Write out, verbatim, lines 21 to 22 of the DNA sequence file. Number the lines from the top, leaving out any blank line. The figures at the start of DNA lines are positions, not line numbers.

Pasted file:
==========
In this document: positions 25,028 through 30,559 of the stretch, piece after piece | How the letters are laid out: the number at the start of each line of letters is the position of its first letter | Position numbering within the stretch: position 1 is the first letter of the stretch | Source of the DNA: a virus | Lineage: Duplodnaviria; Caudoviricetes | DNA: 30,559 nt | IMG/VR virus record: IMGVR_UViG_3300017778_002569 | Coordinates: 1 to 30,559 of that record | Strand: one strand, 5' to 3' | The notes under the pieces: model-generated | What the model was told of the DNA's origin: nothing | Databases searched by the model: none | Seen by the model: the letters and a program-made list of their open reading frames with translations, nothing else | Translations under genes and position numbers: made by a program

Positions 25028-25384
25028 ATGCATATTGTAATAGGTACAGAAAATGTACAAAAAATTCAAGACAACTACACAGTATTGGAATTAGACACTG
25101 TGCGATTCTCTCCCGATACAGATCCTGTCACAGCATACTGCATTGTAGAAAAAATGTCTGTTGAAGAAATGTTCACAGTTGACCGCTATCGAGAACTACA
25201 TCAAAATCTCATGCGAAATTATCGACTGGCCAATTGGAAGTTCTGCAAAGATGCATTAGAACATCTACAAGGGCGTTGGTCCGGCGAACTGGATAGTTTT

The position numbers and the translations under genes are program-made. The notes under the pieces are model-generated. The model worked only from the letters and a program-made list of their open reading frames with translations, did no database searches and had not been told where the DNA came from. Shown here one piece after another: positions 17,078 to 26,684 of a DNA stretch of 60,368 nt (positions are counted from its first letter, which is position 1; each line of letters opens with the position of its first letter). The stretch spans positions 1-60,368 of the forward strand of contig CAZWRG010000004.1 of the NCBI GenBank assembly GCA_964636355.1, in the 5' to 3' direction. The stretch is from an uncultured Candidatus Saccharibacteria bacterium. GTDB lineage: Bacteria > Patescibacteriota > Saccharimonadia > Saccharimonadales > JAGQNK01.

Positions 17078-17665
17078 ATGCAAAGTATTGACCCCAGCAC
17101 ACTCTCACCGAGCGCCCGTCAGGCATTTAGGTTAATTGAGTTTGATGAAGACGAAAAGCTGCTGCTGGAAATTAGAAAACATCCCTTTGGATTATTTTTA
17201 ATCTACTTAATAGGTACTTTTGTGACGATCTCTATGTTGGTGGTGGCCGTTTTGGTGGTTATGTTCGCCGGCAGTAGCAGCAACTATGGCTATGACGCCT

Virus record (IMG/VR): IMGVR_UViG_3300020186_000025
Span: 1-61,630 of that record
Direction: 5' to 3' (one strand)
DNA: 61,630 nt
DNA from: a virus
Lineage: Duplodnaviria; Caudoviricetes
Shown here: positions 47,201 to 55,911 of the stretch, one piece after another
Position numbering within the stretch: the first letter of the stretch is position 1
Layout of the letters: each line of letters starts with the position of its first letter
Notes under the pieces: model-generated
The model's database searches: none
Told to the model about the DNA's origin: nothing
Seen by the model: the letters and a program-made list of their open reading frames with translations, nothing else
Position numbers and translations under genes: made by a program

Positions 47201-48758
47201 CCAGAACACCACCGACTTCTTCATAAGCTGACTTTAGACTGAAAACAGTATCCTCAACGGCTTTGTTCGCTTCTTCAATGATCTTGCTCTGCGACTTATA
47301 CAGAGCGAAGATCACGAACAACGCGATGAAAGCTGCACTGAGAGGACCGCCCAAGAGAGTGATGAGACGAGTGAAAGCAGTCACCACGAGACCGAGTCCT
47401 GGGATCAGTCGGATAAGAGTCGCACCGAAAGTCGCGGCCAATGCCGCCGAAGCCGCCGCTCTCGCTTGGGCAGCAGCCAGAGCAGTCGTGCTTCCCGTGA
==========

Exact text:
The model's database searches: none
Told to the model about the DNA's origin: nothing